Three lenses


Traveling with three different lenses, during May 1999, helped bring together some different aspects along the walk, the Sound of Silence.

I thought I could identify the lizard above, but the more guidebooks I checked, the more confused I became. It leads to one of the great questions of the world: Has anyone ever successfully used a nature guidebook?

It's an equal toss, then, whether he's some kind of whiptail or canyon lizard. Whatever. I'll remember him fondly for not only being willing to stay still but to assume several different poses to show his best angles.

More guidebook frustration followed the photo below (with a superwide angle lens).
Purple flower

From one guidebook, I'd swear the flower is a Crescent Milkvetch (which hardly seems like a flattering name for any type of flower), but according to the book, the Milkvetch isn't found in Utah. Of course, with a name like Milkvetch, the flower has probably gone into hiding.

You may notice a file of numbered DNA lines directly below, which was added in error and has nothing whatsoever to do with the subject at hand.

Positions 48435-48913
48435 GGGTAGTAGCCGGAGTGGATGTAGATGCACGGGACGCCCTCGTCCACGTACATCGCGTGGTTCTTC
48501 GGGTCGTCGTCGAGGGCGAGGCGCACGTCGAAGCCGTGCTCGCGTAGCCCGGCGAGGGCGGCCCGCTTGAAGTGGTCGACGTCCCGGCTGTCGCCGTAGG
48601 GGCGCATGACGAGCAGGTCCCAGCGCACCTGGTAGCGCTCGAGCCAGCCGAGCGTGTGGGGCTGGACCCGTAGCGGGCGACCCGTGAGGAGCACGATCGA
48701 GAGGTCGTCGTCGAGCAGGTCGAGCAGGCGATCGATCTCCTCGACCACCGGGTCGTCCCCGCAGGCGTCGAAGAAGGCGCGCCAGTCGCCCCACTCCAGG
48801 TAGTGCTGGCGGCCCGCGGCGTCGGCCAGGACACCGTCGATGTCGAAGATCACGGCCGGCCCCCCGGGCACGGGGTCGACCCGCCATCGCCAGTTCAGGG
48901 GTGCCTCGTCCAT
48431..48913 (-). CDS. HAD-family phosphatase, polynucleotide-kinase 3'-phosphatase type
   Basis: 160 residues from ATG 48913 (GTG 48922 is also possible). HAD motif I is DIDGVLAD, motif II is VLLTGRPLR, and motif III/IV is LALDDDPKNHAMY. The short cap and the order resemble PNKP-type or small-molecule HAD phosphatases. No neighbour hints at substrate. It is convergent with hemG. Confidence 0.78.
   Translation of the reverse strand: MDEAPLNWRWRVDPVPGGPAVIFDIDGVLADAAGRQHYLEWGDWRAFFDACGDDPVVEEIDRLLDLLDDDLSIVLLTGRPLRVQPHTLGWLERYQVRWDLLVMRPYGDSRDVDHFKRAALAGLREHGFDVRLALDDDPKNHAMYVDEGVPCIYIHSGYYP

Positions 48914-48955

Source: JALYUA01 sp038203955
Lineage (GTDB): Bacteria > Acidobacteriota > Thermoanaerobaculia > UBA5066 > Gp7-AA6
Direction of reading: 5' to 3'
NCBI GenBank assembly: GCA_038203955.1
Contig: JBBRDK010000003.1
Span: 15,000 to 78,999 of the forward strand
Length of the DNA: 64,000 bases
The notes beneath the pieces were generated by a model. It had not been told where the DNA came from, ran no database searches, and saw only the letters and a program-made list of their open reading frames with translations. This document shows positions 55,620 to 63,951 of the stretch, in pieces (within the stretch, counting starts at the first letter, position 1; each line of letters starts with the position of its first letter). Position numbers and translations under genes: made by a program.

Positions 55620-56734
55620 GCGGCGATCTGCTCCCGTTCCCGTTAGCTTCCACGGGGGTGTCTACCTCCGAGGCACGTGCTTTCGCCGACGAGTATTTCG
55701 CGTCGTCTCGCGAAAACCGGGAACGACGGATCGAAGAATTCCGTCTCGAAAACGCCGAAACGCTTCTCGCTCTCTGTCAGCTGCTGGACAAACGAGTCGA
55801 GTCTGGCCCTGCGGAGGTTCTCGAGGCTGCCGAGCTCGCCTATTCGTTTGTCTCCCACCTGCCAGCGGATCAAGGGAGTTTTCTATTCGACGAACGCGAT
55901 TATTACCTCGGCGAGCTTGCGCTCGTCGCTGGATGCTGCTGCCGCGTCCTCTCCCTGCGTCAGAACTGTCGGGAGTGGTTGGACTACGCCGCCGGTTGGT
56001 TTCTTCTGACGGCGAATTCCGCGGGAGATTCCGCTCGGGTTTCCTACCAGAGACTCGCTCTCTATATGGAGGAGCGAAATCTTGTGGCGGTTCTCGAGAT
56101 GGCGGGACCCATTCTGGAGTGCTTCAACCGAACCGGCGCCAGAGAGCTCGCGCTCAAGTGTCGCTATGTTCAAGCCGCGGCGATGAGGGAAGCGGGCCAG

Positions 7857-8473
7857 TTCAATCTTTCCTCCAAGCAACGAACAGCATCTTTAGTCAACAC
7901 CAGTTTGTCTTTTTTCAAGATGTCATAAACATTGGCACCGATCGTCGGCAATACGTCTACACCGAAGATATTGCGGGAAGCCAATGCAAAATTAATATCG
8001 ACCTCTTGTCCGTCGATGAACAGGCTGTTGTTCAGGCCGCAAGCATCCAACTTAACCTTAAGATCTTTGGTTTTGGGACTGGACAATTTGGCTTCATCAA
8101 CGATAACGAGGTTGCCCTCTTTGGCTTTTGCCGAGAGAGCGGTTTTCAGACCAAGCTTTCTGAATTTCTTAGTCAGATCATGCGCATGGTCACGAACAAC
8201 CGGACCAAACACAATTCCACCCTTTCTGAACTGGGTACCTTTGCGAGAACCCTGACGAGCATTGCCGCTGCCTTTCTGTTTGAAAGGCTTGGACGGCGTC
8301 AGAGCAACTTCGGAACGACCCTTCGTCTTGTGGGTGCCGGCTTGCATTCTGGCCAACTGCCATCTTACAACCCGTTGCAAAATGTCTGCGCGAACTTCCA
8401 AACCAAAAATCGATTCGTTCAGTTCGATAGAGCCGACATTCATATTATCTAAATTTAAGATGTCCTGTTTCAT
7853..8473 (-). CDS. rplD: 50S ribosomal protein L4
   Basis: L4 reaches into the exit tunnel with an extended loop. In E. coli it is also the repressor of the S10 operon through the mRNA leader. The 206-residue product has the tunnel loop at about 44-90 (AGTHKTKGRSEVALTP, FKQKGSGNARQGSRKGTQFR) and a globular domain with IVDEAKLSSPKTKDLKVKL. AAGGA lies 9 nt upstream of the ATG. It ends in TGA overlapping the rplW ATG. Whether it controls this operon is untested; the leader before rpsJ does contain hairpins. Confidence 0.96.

One of the fun parts of the hike was going through an "anfractuosity," which is geologic chatter for "maze.". The last time I went through it, I wasn't able to capture its twisty-turny nature. This time I had a fisheye lens, capable of viewing 180 degrees.



This time I got one of the turns, as well as my shoes. Yes, there's nothing like a fisheye.

The anfractuosity meanders back and forth with several possible wrong turns. The key, at this particular one, was to keep to the right. Of course, anyone overly eager could mistake particularly narrow ways into misdirection. But that's the fun of hiking.

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